Genetically, Jeff is still experimenting with the right combination of breeds to develop a pasture pig that is both productive, exceptional at mothering and profitable.
He started with Duroc sows because they are well-muscled and well-marbled but their temperaments shifted unfavourably once they lived outside.
“The Duroc sows became territorial and aggressive outside,” he says.
Linton crossed the Durocs with Landrace but found the meat quality suffered.
Then he added Hampshire, Large Black and Berkshire genetics to the herd and crossed some of these offspring back to Duroc.
“The pure heritage breeds do better on pasture but their pork isn’t the prettiest. It’s a little dense, lighter in colour and less marbled,” says Jeff.
He is trying to develop his own genetic line for the perfect pastured pig.
Jeff did introduce two little Kune Kunes which are noted for their pasturing abilities. These are pets, though. Friendly little critters with hairy faces, they have a comical look and are significantly smaller than the other pigs.
Jeff likes to have two to 2.2 litters per sow per year with a goal of each sow raising 20 piglets per year. The sows give birth and raise the piglets outside so he loses one or two when the sow lays on them.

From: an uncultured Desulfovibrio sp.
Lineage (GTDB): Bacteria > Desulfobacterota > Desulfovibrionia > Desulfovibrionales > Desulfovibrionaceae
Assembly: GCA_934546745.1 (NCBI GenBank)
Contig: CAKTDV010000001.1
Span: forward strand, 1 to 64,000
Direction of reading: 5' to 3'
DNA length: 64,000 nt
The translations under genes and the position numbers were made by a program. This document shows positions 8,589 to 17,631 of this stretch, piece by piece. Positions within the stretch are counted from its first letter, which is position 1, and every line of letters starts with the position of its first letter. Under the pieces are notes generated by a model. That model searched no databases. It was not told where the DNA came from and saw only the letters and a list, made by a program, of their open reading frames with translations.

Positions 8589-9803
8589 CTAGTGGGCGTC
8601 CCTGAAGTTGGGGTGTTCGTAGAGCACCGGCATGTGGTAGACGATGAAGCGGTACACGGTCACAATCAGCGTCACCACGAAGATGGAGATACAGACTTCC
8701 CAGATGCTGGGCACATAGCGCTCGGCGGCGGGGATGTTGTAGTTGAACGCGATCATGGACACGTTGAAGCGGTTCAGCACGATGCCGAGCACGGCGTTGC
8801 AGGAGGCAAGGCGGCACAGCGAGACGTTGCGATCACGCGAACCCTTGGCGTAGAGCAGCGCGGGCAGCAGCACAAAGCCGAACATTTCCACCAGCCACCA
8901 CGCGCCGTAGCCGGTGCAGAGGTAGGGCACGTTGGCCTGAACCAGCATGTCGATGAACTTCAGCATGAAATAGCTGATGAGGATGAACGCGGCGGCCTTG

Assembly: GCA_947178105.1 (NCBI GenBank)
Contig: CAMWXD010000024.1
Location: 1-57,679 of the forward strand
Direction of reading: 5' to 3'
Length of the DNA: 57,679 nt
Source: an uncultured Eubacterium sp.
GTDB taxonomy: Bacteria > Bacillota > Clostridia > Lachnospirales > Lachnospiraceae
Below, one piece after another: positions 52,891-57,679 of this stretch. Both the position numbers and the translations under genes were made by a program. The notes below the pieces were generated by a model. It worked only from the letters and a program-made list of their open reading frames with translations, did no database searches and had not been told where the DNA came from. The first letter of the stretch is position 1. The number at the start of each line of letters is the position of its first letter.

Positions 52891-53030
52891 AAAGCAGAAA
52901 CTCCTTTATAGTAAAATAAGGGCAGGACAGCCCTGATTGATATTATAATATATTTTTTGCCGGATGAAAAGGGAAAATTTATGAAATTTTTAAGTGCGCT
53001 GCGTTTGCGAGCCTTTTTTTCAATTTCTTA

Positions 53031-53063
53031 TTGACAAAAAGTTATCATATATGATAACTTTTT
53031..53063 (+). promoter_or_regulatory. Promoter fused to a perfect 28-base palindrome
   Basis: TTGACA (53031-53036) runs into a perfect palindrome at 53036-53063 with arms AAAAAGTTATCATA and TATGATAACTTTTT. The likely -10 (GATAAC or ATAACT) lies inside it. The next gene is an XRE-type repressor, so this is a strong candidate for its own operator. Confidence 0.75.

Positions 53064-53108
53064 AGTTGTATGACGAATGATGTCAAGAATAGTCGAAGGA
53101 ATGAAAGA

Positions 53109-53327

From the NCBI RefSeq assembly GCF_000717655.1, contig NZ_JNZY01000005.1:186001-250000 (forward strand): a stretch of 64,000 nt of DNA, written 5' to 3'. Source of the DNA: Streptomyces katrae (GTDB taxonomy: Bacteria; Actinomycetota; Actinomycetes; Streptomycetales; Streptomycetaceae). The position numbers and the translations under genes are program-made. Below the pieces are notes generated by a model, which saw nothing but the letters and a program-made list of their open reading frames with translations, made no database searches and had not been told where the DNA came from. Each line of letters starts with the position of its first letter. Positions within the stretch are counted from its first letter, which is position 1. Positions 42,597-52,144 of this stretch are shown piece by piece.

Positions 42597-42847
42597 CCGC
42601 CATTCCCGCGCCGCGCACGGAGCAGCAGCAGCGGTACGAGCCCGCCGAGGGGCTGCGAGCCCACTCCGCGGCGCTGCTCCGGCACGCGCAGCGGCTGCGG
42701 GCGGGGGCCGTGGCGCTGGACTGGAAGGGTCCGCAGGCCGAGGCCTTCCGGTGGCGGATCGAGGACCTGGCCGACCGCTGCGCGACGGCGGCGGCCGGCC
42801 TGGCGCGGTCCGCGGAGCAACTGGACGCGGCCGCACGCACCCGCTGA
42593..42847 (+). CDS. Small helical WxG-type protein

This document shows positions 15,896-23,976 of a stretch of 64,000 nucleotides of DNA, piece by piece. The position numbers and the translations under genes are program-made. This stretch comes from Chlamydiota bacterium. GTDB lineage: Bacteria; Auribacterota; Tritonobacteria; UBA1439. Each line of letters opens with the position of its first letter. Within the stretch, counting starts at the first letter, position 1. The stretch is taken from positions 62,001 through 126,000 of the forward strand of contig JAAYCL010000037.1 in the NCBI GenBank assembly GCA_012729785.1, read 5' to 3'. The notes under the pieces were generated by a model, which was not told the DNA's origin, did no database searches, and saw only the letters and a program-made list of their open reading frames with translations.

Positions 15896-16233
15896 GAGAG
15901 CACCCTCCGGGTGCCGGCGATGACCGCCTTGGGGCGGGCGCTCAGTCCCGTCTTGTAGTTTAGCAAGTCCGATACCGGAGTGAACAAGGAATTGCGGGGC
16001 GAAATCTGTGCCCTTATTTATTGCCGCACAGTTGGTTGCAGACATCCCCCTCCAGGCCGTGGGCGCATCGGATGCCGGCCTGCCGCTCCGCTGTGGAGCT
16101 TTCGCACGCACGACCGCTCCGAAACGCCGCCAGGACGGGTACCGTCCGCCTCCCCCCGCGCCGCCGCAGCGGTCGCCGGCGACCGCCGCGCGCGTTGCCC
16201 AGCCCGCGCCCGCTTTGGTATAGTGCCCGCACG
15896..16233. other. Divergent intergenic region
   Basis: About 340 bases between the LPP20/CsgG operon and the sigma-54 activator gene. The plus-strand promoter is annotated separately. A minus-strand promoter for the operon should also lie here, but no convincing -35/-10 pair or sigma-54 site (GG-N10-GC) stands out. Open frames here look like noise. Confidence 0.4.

Small grocers carry Linton Pastured Pork products. Jeff doesn’t have the time or inclination to sell at farmer’s markets. He has a refrigerated van to deliver the pork to stores across the province. He’d like to get into a larger chain like Farm Boy but that would also require him to double in size to have enough product. He’s not ready for that yet. It would require full-time help. More land. More of everything.
“I like to grow slowly, in time, with confidence in the markets I do have,” he says.
Linton is often invited to agricultural events to speak about raising pigs on pasture. This year, he was one of the pasture pork panellists at Grey-Bruce Farmers’ Week’s Ecological Day. See sidebar with this story to read what they’ve learned about raising pastured pigs. ◊